Devrient, Ludwig lo͝ot´vĭkh dəvrēăN´ [key], 1784–1832, German actor. He abandoned a commercial career in 1804 to join a traveling theatrical company. In Berlin he was a favorite in comedy and tragedy, especially in the works of Shakespeare and Schiller. His three nephews were actors.
Karl August Devrient, 1797–1872, was popular in heroic and character roles such as Lear, Shylock, and Faust. Karl's brother, Philipp Eduard Devrient, 1801–77, directed the Court Theater, Dresden (1844–46), and the Karlsruhe Theater (1852–70). He wrote several plays and also a history of the German stage (1848–74) in five volumes. With his son, Otto, he published translations of Shakespeare's plays. Gustave Emil Devrient, 1803–72, was the youngest and most gifted of the three brothers. He excelled in youthful, heroic parts. When he gave Hamlet in London, his portrayal was said to equal that of Edmund Kean.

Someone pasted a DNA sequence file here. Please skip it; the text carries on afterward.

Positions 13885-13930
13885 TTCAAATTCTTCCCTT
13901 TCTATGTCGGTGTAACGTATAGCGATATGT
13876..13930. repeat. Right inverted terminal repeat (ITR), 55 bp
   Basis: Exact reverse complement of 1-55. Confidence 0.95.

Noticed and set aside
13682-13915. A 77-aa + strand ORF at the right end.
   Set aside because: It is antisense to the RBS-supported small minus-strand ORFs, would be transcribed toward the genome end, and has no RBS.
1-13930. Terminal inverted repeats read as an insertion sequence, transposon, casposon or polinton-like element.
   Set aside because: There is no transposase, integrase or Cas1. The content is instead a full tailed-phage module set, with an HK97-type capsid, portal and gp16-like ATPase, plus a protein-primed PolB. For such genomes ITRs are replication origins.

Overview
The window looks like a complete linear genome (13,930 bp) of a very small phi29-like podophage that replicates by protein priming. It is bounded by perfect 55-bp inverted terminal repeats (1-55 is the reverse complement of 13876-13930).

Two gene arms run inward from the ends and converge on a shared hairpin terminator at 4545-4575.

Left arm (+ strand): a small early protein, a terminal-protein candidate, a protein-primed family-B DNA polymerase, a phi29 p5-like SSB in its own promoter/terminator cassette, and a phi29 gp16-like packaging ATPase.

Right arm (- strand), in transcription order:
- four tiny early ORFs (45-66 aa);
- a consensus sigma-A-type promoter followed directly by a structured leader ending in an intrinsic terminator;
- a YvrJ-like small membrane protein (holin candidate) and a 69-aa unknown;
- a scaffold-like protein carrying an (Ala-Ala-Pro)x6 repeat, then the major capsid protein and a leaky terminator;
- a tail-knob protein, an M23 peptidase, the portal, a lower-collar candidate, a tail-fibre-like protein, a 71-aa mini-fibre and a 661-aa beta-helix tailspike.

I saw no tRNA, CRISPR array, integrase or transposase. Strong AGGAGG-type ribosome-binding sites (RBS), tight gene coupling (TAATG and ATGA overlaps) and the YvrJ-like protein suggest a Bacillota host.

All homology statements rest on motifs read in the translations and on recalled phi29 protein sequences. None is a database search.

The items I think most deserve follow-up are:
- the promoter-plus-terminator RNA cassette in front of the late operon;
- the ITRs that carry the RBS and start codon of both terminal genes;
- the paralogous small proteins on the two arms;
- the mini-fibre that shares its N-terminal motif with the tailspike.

The Columbia Electronic Encyclopedia, 6th ed. Copyright © 2012, Columbia University Press. All rights reserved.
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